Logic, Meaning, and Conversation: Semantical Underdeterminacy, Implicature, and Their Interface

Logic, Meaning, and Conversation: Semantical Underdeterminacy, Implicature, and Their Interface

Logic, Meaning, and Conversation: Semantical Underdeterminacy, Implicature, and Their Interface

Logic, Meaning, and Conversation: Semantical Underdeterminacy, Implicature, and Their Interface

Synopsis

This fresh look at the philosophy of language focuses on the interface between a theory of literal meaning and pragmatics--a philosophical examination of the relationship between meaning and language use and its contexts. Here, Atlas develops the contrast between verbal ambiguity and verbal generality, works out a detailed theory of conversational inference using the work of Paul Grice on Implicature as a starting point, and gives an account of their interface as an example of the relationship between Chomsky's Internalist Semantics and Language Performance. Atlas then discusses consequences of his theory of the Interface for the distinction between metaphorical and literal language, for Grice's account of meaning, for the Analytic/Synthetic distinction, for Meaning Holism, and for Formal Semantics of Natural Language. This book makes an important contribution to the philosophy of language and will appeal to philosophers, linguists, and cognitive scientists.

Excerpt

The flight to Frankfurt on the Lufthansa 747-400 passed slowly, as August flights from the summer afternoon sun of Los Angeles into the European darkness tend to do. The seat was comfortable enough, even for my six-foot one-inch frame, the cuisine was German bourgeois respectable, and I managed to sleep. The charm of the trip was awakening to a large, healthy, hot breakfast, but only after the stretching exercises were completed. With attention to detail, hygiene, and the physical culture of northern Germany, some Mephisto at the airline had mandated a wake-up video that taught passengers a way to stretch their chair-encased muscles while they remained in their seats. It was a show and practice exercise video, done while strapped in one’s seat, that loosened and stretched the feet, ankles, calves, upper legs, arms, and neck. So, at the command of the celluloid instructor, I rolled, waggled, extended, raised, and kneaded my body back to life, as did most of my fellow passengers, except for some unruly nonconforming Americans who decided to remain cramped and caged in their seatformed postures. By the end of the video, I felt awake and physically alive. “Damn the Germans,” I thought; “Such a good idea!” I enjoyed the breakfast.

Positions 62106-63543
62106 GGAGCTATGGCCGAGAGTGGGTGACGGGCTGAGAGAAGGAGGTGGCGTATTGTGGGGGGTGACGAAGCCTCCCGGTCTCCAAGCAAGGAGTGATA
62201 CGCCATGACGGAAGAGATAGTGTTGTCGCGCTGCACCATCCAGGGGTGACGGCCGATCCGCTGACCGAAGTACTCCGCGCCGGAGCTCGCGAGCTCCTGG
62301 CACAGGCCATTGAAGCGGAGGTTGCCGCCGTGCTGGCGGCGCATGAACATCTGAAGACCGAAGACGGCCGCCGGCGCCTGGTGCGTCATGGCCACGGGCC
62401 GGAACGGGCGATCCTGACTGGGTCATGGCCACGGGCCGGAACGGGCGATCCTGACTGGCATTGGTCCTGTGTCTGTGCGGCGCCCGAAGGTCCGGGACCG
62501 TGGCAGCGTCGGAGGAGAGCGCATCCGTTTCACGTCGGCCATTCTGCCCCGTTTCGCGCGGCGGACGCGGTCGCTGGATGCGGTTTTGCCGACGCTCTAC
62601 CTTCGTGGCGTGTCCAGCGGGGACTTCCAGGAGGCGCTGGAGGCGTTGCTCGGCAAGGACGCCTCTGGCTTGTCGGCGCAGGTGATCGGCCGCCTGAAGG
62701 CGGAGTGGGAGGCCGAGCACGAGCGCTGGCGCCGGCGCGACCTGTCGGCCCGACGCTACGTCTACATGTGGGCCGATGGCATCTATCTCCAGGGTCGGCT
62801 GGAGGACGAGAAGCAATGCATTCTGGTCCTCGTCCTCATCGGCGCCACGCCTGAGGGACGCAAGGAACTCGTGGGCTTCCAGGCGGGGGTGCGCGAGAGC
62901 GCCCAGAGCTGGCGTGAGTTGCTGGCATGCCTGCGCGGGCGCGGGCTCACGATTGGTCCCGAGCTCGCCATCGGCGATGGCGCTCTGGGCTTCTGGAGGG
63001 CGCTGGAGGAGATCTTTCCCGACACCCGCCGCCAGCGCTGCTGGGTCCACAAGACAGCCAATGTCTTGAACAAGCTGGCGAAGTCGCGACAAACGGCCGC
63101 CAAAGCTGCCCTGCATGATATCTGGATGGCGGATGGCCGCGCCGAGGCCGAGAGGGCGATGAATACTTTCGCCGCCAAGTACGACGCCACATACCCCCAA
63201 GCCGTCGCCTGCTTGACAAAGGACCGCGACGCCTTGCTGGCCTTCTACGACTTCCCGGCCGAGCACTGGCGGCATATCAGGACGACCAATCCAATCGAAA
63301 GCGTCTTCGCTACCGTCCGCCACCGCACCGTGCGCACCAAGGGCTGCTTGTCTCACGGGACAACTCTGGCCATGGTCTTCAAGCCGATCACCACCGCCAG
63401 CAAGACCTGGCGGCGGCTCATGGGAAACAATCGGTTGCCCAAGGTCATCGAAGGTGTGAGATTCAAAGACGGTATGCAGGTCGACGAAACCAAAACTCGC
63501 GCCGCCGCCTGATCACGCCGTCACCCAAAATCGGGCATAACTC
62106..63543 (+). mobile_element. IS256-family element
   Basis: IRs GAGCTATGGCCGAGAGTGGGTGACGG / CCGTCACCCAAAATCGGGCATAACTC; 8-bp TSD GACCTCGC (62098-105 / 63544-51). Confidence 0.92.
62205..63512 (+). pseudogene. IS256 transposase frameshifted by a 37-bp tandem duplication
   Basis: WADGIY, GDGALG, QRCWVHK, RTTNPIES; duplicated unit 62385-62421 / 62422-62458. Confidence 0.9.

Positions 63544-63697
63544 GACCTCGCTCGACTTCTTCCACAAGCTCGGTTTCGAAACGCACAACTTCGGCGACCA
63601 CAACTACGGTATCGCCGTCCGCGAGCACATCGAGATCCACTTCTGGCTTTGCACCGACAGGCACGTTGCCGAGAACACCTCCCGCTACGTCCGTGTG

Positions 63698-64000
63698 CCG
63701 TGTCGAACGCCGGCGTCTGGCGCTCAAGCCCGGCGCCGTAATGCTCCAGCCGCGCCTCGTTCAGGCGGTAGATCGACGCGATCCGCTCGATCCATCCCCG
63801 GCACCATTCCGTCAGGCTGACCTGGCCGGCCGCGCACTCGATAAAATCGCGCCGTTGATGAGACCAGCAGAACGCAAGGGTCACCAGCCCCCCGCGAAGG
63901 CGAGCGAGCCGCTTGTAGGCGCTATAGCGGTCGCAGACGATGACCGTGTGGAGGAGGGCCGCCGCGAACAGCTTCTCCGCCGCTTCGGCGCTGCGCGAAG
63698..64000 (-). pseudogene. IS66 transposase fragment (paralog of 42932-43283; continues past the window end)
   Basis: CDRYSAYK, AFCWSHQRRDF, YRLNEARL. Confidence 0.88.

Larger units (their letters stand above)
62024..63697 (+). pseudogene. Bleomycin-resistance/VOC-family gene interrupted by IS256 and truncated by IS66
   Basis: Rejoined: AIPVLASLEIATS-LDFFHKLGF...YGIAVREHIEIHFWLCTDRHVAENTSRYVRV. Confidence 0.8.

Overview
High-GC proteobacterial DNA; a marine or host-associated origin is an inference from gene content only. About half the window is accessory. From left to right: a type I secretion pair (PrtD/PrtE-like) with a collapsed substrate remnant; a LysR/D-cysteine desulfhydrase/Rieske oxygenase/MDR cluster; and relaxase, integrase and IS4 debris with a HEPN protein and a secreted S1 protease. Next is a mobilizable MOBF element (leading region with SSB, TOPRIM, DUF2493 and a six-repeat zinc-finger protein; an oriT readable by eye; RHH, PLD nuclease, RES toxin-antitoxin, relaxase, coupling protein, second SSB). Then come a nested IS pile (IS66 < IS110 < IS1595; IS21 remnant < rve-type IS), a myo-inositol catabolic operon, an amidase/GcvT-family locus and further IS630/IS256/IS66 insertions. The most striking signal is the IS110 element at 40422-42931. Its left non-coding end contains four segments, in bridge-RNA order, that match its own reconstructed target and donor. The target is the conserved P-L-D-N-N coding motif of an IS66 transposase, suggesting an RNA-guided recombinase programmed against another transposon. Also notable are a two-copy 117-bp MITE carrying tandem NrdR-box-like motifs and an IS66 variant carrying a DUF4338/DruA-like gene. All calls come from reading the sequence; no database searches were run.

Transferring in Frankfurt for a short flight to Brussels, I then took a train to Leuven in Belgium, a university city where I was to lecture for a week in August 1990 at the Second European Summer School on Language, Logic, and Information. It was to be an advanced course on “Implicature and Logical Form: The Semantics-Pragmatics Interface” for graduate students in philosophy, logic, linguistics, and computer science from universities in the European Union. Some six hundred graduate students had assembled for two weeks, 30 July–10 August 1990, at the Katholieke Universiteit Leuven for this intellectual feast of a summer school, and I was on the menu. “I’m an hors d’oeuvre,” I thought, and I expected about six students to show up at the lecture hall on Monday morning for the week’s ten hours of course lectures that I had written. I had even bought my first laptop computer in May, a Sharp 8088 laptop with two 720K disk drives, in order to compose the lectures, realizing that without electronic help in editing I would never write, type, revise, and retype the body of lectures in time.

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